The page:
I really don’t eat much differently during the holiday season than I do the rest of the year. So when I think about how to approach the holidays, I think about what I normally do and then add a few extra ideas that help address the special challenges we face during the holiday period.
First of all, there is no food that is considered forbidden. Since there are a lot more opportunities to eat delicious, tempting foods during the holiday season, negotiating this philosophy takes a little more mindfulness than usual. To help, when you get to a large buffet of food at a party, survey the possible choices and take small amounts of the food that you really want. Let yourself really savor and enjoy them. If the foods you have chosen are in the “higher than normal calorie range” (you know which ones those are without a calorie counter), then make sure to fill the rest of your plate with healthy choices like raw vegetables (e.g. carrots, broccoli, cauliflower, celery sticks) and fresh fruits. These little munchies can fill the need to be eating during a party.
Oh, and don’t forget, you don’t have to eat everything on your plate. Most of us are in the “clean your plate” club, but we can learn that we don’t have to do this. In fact, you might want to eat and then put your plate down for good for the rest of the evening. The continual grazing through the afternoon or the night of a party can really add up.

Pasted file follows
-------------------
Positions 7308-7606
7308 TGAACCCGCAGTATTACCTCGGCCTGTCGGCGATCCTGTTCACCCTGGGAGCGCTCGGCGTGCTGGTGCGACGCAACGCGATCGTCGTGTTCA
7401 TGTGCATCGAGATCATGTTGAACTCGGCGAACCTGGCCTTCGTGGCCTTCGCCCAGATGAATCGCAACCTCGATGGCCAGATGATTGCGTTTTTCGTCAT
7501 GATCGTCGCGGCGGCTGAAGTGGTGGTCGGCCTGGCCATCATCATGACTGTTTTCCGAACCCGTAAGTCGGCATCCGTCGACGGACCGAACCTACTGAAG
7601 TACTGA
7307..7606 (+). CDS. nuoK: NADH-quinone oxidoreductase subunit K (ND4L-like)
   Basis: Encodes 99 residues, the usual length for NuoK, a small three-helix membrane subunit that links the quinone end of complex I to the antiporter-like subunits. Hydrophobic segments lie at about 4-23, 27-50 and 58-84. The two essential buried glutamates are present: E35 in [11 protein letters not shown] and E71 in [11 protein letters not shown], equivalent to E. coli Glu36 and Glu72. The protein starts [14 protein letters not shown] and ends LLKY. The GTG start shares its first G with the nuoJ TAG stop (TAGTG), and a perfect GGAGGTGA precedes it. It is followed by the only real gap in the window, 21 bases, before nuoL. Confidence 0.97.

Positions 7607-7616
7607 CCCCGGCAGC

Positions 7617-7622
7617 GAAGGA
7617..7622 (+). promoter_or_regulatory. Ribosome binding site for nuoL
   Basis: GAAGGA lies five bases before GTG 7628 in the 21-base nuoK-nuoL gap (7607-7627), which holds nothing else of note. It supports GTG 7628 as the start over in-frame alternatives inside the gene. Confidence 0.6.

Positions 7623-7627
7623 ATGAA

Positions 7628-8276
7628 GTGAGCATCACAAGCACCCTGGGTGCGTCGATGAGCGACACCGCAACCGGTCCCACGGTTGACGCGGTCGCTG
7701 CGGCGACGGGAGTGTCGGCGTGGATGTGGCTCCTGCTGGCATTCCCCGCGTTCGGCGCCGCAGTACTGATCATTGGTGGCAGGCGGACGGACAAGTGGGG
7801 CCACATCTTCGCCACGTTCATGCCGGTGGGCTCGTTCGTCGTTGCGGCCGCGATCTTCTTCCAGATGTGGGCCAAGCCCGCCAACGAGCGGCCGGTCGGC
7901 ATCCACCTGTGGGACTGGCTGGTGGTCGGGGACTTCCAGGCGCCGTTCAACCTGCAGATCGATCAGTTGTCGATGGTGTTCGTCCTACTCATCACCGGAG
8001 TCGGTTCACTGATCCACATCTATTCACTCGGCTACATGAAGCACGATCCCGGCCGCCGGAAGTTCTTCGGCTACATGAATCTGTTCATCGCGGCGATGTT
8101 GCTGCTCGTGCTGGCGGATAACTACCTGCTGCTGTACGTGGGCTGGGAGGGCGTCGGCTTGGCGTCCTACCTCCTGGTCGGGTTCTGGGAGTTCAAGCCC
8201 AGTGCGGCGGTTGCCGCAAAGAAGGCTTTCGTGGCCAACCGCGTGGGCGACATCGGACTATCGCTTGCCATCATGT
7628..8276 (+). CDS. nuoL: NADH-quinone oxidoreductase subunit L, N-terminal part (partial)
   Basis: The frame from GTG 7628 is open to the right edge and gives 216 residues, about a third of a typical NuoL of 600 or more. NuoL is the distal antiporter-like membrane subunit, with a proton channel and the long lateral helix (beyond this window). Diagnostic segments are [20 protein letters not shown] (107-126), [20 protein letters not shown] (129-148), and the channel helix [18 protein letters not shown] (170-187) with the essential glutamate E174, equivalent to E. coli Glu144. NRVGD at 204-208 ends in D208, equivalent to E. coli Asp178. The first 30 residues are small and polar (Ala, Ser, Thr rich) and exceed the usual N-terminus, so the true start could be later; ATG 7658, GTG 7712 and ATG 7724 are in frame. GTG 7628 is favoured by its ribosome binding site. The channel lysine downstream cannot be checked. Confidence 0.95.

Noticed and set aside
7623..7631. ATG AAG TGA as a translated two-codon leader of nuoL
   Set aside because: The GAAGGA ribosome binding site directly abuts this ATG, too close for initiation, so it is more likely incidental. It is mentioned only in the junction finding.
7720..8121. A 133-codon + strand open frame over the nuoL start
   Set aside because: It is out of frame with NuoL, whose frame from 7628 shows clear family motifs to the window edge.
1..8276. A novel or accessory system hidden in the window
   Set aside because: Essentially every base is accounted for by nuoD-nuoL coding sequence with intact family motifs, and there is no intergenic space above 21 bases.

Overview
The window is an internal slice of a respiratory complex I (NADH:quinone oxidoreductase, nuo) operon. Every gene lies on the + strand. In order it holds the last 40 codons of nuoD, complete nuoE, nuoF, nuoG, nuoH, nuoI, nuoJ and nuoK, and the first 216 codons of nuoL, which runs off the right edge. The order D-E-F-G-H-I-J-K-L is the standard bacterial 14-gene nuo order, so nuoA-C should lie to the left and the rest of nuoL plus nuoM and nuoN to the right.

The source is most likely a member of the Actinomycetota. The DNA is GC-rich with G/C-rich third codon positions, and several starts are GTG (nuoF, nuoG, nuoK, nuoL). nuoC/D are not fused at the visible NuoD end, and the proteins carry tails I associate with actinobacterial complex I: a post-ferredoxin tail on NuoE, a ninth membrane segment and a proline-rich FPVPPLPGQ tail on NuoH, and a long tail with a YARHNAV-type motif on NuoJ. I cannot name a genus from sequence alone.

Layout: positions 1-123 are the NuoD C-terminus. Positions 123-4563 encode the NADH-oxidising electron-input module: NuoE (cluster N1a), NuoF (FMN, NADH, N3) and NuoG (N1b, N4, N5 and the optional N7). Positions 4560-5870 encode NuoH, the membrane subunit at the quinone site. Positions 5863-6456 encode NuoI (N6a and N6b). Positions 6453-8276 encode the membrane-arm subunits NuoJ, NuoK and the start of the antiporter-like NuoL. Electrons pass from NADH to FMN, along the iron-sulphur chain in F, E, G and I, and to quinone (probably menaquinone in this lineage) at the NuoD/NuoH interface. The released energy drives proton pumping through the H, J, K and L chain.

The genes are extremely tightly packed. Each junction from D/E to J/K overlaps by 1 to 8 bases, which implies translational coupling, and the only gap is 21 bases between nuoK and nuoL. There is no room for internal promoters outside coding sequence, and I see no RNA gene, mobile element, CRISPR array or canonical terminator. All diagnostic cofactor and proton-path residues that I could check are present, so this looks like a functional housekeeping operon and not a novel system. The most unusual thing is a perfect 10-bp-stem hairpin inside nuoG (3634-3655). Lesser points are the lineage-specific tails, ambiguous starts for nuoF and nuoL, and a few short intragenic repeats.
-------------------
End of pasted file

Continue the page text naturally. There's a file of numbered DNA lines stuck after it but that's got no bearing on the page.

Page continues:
Drinking water is always good advice, but particularly when you are in a party setting. Drinking water can help you feel full quicker and you won’t be as tempted to overeat. If you drink alcohol, have a glass of water first and in between drinks. Try to limit yourself to one or two drinks and then switch over to water for the rest of the night.
Don’t forget that there might be some extra emotions to deal with during the holiday season. Unfortunately, during a time when there is so much emphasis on joy and good cheer there are many people who really feel lonely and depressed. Be aware that these emotions might creep up on you and find other ways of dealing with the emotions besides food. Sit down and make a list of things you might do instead of eating. You might call a friend to go for a walk, see a happy movie, or update your phone book and call someone you haven’t talked to in a while—they might be feeling lonely too.
Try to keep active. With so many activities that we have planned and with the weather not being as nice, exercise and movement might fall to the wayside. This is not the time to stop. If anything, now is the time to set your intention to keep up with some activity to keep the body moving. It will both keep your mood up and burn off those few extra calories that you might consume.
My last advice to you is to “enjoy!” Whatever it is that you decide to eat or decide not eat, try to bring an attitude of gratefulness and contentment to bear as we finish out the rest of 2010. We made it through! It’s good to celebrate our good fortune.